The Chinese are accused of imprisoning 1.8 million Uyghurs, Kazakhs and Kyrgyz in camps. The number of signatories has more than doubled since the first official complaint in 2020. They include Turkey, which is suspected of deporting Uyghur refugees to China in exchange for economic aid. Beijing: "groundless" accusations.
Beijing (AsiaNews) - 43 nations have joined the United Nations in condemning the atrocities committed by the Chinese government against the Turkish-speaking Muslim minorities living in Xinjiang and other provinces in the country.
They are calling on Beijing to grant full and unrestricted access to its autonomous region to independent observers to them to verify the humanitarian situation.
The clear condemnation is contained in a statement read out by Nicolas De Riviere, French ambassador to the UN, on 21 October. It cites "credible reports" of the presence of an extensive network of political re-education camps in Xinjiang.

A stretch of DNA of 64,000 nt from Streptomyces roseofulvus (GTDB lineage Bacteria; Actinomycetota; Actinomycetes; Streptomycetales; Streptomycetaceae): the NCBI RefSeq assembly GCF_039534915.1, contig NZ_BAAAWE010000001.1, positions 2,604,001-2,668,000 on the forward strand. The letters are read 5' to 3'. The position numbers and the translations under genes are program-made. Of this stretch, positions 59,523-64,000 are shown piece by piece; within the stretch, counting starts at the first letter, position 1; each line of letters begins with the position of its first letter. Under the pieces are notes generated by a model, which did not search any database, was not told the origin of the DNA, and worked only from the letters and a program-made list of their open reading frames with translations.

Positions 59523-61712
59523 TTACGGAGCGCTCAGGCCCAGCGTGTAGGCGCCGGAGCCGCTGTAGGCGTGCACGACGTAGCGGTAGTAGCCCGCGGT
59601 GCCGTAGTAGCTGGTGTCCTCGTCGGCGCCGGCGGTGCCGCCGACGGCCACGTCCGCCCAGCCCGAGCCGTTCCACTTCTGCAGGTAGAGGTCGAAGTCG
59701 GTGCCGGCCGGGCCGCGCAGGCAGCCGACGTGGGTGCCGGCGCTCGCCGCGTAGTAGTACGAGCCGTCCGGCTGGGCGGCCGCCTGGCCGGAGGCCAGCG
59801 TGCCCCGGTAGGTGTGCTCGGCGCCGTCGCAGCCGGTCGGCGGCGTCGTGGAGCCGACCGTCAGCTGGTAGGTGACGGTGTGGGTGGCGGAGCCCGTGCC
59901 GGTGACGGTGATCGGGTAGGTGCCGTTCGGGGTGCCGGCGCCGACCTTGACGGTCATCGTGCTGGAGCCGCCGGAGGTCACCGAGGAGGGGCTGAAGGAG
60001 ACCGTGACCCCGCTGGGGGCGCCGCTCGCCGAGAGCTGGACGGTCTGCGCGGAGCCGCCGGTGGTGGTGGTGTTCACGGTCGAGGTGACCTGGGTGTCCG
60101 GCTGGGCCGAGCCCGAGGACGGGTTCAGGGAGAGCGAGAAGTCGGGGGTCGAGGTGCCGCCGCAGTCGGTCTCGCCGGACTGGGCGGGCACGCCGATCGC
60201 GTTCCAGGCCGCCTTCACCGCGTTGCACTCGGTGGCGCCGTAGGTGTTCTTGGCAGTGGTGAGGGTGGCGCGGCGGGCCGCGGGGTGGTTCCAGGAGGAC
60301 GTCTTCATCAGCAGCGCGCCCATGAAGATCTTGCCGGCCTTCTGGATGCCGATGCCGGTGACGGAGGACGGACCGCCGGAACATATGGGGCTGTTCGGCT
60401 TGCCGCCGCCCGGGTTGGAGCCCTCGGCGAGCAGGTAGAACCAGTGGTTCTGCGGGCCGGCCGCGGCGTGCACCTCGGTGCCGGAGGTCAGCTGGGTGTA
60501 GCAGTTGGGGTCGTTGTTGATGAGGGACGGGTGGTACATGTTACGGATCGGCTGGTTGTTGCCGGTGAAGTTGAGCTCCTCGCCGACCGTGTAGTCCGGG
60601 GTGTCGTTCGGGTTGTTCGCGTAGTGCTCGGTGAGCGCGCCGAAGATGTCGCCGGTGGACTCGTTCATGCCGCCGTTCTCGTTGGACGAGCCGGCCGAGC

According to the UN, several humanitarian organisations and international media, Chinese authorities have imprisoned around 1.8 million Uyghurs, Kazakhs and Kyrgyz in Xinjiang in real concentration camps since 2017. The allegations are based on a review of official documents from Beijing and direct testimony from former detainees and prison guards. They include a number of human rights violations, including torture and other inhuman treatment, forced sterilisation, rape and forced separation of children.
The signatory States also condemn the severe restrictions imposed on the Muslim population of Xinjiang, including those on freedom of religion, movement, association and expression. They also denounce the extensive surveillance system set up by the Chinese authorities to control Uyghurs and other minorities of Turkic origin.
This is the third such declaration submitted to the UN since 2019. The first declaration was signed by 20 countries and the 2020 declaration by 40. In this year's declaration, Turkey, previously absent, also signed. About 50,000 Uyghurs live on Turkish territory. The Erdogan government has been accused of deporting Uyghur refugees to China in exchange for economic aid from Beijing.
The Chinese deny all accusations, claiming that the Xinjiang structures are vocational training centres and projects to reduce poverty, fight terrorism and separatism. Beijing's ambassador to the UN, Zhang Jun, rejected the content of the statement, calling it "unfounded". The Chinese diplomat pointed out that 80 nations support China's official position on Xinjiang.